“Lyle, Lyle, Crocodile”

The live action / computer animated movie “Lyle, Lyle, Crocodile,” based on Bernard Waber’s beloved children’s books, isn’t the most original story in the world. It has a premise that’s not easy to accept, but it’s a fantasy tale with a whole lot of heart. This sweet, all-ages film is packed with catchy original music, dance numbers, and a singing crocodile who teaches one family about love, facing fears, and being true to yourself.

When the Primm family, including dad (Scoot McNairy) and stepmom (Constance Wu), moves to New York City, their son Josh (Winslow Fegley) struggles to adapt to his new normal. He isn’t fitting in at school and is finding it difficult to make friends. All of that changes when Josh discovers Lyle (voice of Shawn Mendes), a scarf-wearing, singing crocodile, who lives in their attic. Lyle doesn’t talk but can communicate verbally through song, and he loves music. Josh and Lyle become best friends and grow close quickly, especially when the nasty downstairs neighbor Mr. Grumps (Brett Gelman) becomes suspicious of the strange shenanigans going on in the flat above and wants to evict the family. Things get more complicated with Lyle’s original owner, the struggling showman and magician Hector P. Valenti (Javier Bardem), returns after several years and wants to use his reptile friend as a cash cow.

It’s a silly story that requires a great deal of suspension of disbelief, but almost everything about the film is charming. The cast is terrific, and Lyle is animated in an approachable way that makes the fact that he could be a man-eating crocodile a lot less scary. He has a huge personality that’s sunny and infectious. When paired with toe-tapping songs by Benj Pasek and Justin Paul (the duo responsible for the terrific tunes from “Dear Evan Hansen,” “La La Land,” and “The Greatest Showman”), the film becomes a good-natured spectacle that’s hard not to like.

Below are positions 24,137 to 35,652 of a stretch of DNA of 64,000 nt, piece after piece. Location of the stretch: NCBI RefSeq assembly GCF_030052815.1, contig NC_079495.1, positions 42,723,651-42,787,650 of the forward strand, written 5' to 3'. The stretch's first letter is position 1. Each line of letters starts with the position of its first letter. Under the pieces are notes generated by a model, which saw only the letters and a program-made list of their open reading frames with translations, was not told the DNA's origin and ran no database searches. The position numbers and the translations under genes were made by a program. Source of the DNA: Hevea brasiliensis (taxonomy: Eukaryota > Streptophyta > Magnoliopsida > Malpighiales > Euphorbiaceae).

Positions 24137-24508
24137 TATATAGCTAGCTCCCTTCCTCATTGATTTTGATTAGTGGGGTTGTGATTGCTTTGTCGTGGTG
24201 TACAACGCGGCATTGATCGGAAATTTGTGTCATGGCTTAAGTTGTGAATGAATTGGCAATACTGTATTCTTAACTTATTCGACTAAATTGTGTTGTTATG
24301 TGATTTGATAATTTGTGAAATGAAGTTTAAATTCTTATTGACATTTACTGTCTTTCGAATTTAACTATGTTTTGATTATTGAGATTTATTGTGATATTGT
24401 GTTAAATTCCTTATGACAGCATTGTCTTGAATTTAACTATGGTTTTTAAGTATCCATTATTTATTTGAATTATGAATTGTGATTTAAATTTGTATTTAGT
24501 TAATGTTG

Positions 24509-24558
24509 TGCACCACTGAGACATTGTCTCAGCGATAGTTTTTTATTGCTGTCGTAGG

Will Davies’ adapted screenplay updates some of the story to better address modern-day problems and situations (the original book was published in 1965, after all) and doesn’t veer totally off the rails (with the exception of a rapping rattlesnake, I didn’t once groan or roll my eyes). Davies keeps the story simple and easy to follow, even for the youngest moviegoers.

Featuring diverse representation and positive messages about courage, honesty, teamwork, and friendship, “Lyle, Lyle, Crocodile” is a family-friendly adventure that provides a lot of good-natured fun.

By: Louisa Moore

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